# Beautifying Dates

There has got to be a better way to do this. I have a method which returns either your standard "01/01/2014" Date or "January 1st, 2014" Date of the assembly file write time. Any suggestions on streamlining would be much appreciated.

// Grab the last date of revision of the assembly file write time
// You may pass any value 1-2
// 1 will return format MM/dd/YYYY
// 2 will return format MonthName Day-nth, Year
public static string RevisionDate(int id = 0)
{
System.IO.DirectoryInfo Root = new System.IO.DirectoryInfo(HttpContext.Current.Server.MapPath("~"));
Assembly Assy = Assembly.GetExecutingAssembly();
string[] AssyFullName = Assy.FullName.Split(',');
string Title = AssyFullName[0];
string Path = null;

if (Root.ToString().Length - 1 != ('/'))
{
Path = Root.ToString() + "\\bin\\" + Title + ".dll";
}
else
{
Path = Root.ToString() + "bin\\" + Title + ".dll";
}

var ModifiedDate = System.IO.File.GetLastWriteTime(Path);

switch (id)
{
case 1:
return Convert.ToDateTime(ModifiedDate).ToString("MM/dd/yyyy");
case 2:
string MonthName = Convert.ToDateTime(ModifiedDate).ToString("MMMM", CultureInfo.InvariantCulture);
string Day = Convert.ToDateTime(ModifiedDate).ToString("dd");
string Year = Convert.ToDateTime(ModifiedDate).ToString("yyyy");

if (Day[0] == '0')
{
Day = Day[Day.Length - 1].ToString();
}

// Beautify String
string nth = string.Empty;
switch (Day[Day.Length - 1])
{
case '1':
nth = "st";
break;
case '2':
nth = "nd";
break;
case '3':
nth = "rd";
break;
default:
nth = "th";
break;
}
return MonthName + " " + Day + nth + ", " + Year;
default:
return "You must provide a format value 1 or 2";
}
}

-

What will RevisionDate(5) do? I can't tell from the code. Methods should be expressed as actions: [Action][Context]; since you are returning a string I suppose GetRevisionDateById might be more appropriate (you can omit the ById part if there are no other ways of retrieving it).

Use using statements so you don't have to fully quality System.IO.DirectoryInfo but can instead use DirectoryInfo.

Local variables are written in lowerCamelCase.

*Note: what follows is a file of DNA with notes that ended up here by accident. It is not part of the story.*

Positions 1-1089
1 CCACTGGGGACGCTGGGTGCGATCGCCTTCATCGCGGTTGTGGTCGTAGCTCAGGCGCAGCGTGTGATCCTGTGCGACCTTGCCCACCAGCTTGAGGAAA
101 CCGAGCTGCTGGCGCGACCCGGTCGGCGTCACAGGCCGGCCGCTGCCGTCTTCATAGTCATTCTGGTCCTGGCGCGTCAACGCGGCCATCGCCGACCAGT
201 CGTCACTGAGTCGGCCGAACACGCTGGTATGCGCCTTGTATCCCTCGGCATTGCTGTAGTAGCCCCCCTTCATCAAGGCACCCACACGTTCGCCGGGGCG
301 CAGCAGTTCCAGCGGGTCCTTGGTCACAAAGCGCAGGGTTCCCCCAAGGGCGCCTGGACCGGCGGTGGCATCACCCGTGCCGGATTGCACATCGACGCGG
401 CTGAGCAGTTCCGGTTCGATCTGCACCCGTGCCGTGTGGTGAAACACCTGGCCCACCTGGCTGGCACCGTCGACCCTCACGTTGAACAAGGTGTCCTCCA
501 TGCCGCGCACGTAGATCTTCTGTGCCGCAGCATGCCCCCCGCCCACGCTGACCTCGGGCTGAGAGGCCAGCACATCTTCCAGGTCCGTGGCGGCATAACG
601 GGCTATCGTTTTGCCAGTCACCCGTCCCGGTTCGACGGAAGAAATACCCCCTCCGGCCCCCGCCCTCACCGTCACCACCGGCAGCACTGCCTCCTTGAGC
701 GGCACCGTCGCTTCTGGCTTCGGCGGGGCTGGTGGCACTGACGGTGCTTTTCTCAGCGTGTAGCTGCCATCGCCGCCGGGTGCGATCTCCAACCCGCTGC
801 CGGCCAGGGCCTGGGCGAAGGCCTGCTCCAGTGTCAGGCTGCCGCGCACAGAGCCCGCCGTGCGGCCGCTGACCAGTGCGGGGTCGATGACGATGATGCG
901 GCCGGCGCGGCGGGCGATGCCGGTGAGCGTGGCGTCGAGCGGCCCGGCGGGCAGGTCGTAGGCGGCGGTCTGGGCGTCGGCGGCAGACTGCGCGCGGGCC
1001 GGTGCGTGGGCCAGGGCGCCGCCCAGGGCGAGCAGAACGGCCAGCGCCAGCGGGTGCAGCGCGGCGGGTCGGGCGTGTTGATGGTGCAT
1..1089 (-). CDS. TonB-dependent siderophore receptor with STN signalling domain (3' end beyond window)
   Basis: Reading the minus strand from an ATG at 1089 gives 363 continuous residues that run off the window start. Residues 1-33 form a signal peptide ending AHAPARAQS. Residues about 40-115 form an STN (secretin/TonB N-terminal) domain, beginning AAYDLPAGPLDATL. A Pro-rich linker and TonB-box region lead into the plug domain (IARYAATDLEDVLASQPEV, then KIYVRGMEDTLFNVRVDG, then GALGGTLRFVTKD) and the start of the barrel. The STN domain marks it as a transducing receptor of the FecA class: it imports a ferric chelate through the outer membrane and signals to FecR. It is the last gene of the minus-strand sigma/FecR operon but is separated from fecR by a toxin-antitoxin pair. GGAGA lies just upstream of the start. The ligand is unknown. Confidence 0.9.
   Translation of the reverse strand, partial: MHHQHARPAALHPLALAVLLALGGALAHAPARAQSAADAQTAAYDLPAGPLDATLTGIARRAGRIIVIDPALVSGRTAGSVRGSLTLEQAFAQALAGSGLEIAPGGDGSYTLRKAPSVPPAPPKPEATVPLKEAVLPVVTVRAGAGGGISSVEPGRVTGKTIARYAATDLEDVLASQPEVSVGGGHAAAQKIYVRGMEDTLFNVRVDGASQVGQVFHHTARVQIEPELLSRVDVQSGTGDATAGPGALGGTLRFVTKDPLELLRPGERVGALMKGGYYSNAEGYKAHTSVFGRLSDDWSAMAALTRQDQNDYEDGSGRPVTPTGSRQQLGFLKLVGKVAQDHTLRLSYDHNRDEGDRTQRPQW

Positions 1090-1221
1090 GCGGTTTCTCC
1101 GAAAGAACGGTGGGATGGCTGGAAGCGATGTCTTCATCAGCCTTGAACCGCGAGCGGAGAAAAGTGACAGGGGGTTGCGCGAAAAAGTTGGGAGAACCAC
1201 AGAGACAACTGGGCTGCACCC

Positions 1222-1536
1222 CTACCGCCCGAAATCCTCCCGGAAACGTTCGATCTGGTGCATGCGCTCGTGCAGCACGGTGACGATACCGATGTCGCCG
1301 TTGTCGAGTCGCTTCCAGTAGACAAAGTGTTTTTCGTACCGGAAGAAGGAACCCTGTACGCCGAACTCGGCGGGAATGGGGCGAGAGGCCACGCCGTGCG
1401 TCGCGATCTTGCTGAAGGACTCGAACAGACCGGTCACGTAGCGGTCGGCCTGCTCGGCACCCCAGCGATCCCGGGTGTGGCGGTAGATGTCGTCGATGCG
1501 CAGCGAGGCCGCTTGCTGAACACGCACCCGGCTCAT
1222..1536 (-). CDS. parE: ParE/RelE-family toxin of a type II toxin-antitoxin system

You never use AssyFullName so you might as well just do this:

string assemblyName = Assembly.GetExecutingAssembly().FullName.Split(',');


This is some very obscure code:

 if (Root.ToString().Length - 1 != ('/'))


So you get a directory, take the length, substract one and compare it to the ASCII value of /? What? Unless I am reading it incorrectly, this doesn't do what you think it does. Can you give an example of a Root value so I can propose something better?

What exactly is id? I would connect it to a uniqueness factor of an object but here it is.. some way to describe what action to take? How do I know what 1 and 2 do?

Use an enum to describe the purpose:

enum DateStyle {
ShortHand,
FullBlownDateBaby
}


You do Convert.ToDateTime on ModifiedDate which is the result of File.GetLastWriteTime which already returns a DateTime object so that entirely unnecessary.

I am not great with datetime styling but I am 105% sure you are reinventing the wheel. Take a look here (standard options) and here (custom options) for all the different ways you can create your own date and time representation.

You're returning a string in the default statement of your switch. I would use an exception (like ArgumentException) to clearly signify that exceptional (and incorrect) input has occurred.

As I noted in the comments above: indenting. Braces are written on newlines (but not indented themselves) so an if statement looks like this:

if(condition)
{
action();
}

-
The root bit is to ensure that I am at the end of a directory. I was having issue where in my dev environment (which is on a local machine) would handle Path = Root.ToString() + "bin\\" + Title + ".dll"; just fine but the server the apps are actually hosted on (which is on a machine somewhere in Arizona) needed Path = Root.ToString() + "\\bin\\" + Title + ".dll"; On the server it returns a path like D:\Websites\AppName on the sever and C:\Documents and Settings\User\My Documents\VS 2010\AppName on my local machine. – aaronmallen Jun 5 '14 at 23:12
@aaronmallen: I think it'd be easier if you used Root.ToString().TrimEnd(new[] {'\'}) + "\\bin\\" + Title + ".dll";. This will remove the trailing occurrences of the backslash if there are any. – Jeroen Vannevel Jun 5 '14 at 23:36
And I just realized that's the wrong slash lol. – aaronmallen Jun 5 '14 at 23:42
Do I create the enum before RevisionDate() or inside it? – aaronmallen Jun 5 '14 at 23:47
Before. An enum should be outside your class (it's at the same level of hierarchy as a class and interface). – Jeroen Vannevel Jun 5 '14 at 23:48